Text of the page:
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Roll Taps (Flute-less Taps)

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  • #46
    Originally posted by Rich Carlstedt View Post
    The void (?) is a function of the tap drill size

    I have done rolled threads down to 00-90 and in steel

    That's very impressive, did you do it in one pass CNC, or peck cycle? What kind of steel was it?

    Not to play the one up game, but the smallest tap I ever used was a .055mm x 205 microminiture thread.

    Hand tapping with a microscope. The young bucks can have it ! ! Your one of the few that can do that kind of work. Kudos~
    Last edited by Fasturn; 10-15-2021, 03:31 PM.


    • #47
      Originally posted by Rich Carlstedt View Post
      The void (?) is a function of the tap drill size

      unfortunately drill sizes are too broad to get it exactly right, but regardless of the criticism, Rolled threads are stronger
      I have done rolled threads down to 00-90 and in steel

      Even if it were to exactly match the volume to be displaced and the volume available, there would seem a guarantee of a "cold shut" at the thread crest.

      Originally posted by lbender View Post

      Almost all the strength of a thread is in the root, with the tip contributing virtually nothing.
      Having a defect in the tip, or even the tip removed completely doesn't weaken the bolt.
      On the other hand, the cold work from forming can increase the strength by several percent.

      Of course, it is cross-section. And 75% threads, yada yada.

      But that goes for both. Equal strength threads ought to fail at the point on the flanks where both have the same cross-section through the thread. The void created by the forming should modify that point, one would think.

      What you are arguing, and quite possibly correctly, is that the work-hardening adds more strength than the voids remove.
      CNC machines only go through the motions.

      Ideas expressed may be mine, or from anyone else in the universe.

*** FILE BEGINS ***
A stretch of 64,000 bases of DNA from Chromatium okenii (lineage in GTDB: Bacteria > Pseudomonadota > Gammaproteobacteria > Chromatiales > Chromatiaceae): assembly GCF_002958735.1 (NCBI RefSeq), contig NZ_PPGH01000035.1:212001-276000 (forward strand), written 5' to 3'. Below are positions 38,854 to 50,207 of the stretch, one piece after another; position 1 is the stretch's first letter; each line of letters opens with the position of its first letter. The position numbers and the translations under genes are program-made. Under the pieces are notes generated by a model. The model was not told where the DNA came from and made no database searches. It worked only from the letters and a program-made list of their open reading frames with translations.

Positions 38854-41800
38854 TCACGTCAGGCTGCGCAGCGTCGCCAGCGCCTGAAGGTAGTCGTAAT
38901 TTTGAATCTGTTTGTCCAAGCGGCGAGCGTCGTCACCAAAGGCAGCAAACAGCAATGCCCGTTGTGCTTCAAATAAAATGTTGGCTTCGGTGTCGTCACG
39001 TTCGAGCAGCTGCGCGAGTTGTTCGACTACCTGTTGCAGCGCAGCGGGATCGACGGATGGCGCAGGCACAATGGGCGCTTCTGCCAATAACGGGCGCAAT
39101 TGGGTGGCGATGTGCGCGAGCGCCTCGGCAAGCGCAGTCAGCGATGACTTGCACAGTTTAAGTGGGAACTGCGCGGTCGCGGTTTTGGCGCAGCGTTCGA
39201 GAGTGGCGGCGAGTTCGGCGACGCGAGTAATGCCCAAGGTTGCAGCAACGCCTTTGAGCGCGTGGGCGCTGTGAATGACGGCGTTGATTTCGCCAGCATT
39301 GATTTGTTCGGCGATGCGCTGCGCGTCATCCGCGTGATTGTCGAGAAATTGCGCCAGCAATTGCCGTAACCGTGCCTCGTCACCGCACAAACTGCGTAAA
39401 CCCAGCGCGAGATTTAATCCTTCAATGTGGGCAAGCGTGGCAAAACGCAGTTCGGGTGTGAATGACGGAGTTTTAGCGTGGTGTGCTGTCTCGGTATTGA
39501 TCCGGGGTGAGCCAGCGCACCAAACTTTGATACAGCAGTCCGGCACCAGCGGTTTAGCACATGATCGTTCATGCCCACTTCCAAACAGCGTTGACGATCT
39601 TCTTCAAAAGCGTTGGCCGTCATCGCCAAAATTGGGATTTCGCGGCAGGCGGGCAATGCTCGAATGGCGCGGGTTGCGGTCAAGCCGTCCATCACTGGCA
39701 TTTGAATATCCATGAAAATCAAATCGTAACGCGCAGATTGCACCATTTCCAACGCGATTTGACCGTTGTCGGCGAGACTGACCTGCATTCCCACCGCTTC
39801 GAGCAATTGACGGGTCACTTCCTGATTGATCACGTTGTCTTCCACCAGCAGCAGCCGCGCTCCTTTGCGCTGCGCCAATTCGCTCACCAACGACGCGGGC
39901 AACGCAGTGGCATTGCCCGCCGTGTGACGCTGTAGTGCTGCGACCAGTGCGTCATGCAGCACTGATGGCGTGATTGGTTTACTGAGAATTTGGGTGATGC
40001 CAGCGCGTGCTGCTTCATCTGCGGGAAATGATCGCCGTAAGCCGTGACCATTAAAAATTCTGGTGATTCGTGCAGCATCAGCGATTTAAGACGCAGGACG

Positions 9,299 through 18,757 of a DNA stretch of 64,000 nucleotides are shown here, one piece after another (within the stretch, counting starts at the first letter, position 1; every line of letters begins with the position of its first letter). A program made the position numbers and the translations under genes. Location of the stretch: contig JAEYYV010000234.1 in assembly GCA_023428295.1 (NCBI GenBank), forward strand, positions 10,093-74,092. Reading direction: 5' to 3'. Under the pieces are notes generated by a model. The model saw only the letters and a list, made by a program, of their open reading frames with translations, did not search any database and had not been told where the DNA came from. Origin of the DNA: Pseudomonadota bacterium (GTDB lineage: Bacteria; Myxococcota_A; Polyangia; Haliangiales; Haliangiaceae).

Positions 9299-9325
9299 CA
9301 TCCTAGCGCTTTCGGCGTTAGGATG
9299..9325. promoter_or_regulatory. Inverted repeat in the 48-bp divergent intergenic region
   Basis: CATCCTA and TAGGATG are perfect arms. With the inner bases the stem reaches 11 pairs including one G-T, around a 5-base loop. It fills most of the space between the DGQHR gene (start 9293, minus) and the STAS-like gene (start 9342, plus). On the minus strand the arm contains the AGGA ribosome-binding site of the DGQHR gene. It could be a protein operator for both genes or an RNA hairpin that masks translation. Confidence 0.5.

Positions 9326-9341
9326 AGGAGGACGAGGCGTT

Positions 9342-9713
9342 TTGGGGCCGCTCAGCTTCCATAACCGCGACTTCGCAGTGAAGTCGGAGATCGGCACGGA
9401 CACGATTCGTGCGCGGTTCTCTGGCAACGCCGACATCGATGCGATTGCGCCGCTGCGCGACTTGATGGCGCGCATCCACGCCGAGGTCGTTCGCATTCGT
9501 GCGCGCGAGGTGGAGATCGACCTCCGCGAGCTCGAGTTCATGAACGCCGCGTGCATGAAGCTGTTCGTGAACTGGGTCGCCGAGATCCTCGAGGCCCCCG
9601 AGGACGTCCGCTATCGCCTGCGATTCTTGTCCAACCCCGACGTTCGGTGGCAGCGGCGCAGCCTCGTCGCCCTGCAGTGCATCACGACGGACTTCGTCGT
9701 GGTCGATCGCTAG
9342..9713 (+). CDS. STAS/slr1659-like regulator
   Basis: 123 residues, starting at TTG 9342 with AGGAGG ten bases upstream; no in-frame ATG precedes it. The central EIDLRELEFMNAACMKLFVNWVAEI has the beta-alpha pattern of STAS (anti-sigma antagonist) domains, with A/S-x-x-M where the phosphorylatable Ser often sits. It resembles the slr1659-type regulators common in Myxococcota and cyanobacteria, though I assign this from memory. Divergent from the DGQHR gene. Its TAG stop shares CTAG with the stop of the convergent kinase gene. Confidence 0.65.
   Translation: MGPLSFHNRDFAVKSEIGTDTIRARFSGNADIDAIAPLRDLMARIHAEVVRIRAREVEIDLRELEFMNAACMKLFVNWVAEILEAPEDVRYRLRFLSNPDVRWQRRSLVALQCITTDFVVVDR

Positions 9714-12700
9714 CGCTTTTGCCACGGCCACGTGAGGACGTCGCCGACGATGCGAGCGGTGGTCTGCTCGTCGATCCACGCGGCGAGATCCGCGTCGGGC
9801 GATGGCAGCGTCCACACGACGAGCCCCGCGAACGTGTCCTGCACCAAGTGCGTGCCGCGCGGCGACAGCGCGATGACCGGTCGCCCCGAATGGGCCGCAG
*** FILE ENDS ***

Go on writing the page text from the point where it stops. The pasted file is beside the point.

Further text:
Not responsible for clerical errors. Or those made by lay people either.
      Number formats and units may be chosen at random depending on what day it is.
      I reserve the right to use a number system with any integer base without prior notice.
      Generalizations are understood to be "often" true, but not true in every case.


      • #48
        Originally posted by JoeLee View Post
        So do these taps work with a tapping head at those RPM's ? I can't imagine stopping on time especially threading a blind hole. On a CNC yes, but that's still a pretty abrupt stop on the down feed.

        generally in an albrecht drill chuck(gasp) they are fast, easy and cheap to rebuild, sometimes a collet. Tapping head has a bunch of dust on it and generally not worth messing with. We have mitutoyu quill dro’s on all the bridgeports, bring the tap down on top of the work, zero and run it in, turn it off when its close and engage the brake at depth, sometimes finish turning the drill chuck by hand and take the tap a little deeper if needed, then reverse out. If the tap hole is real shallow, I just hand tap it with a guide.


        • #49
          Originally posted by JoeLee View Post
          How does that happen ? I would think it would be a clean V angle.

          Kinda weird right? What about the vally in the crest of the thread point?

          That was an extreame photo of what happens very quickly. The vally and peak are made at the same time. The metal has to move and it does. With the pressures much of it is moved downward where we want it.

          The evcess is pushed up and out the top, the peak. Sometimes it gets folded which that pic looks like is what is going on..

          In real time the machine is so fast that the "fold" never developes. So its a "seameless screw. Or not..

          You dont ever want to see how your chicken, beer or cheese is made. Just enjoy it. JR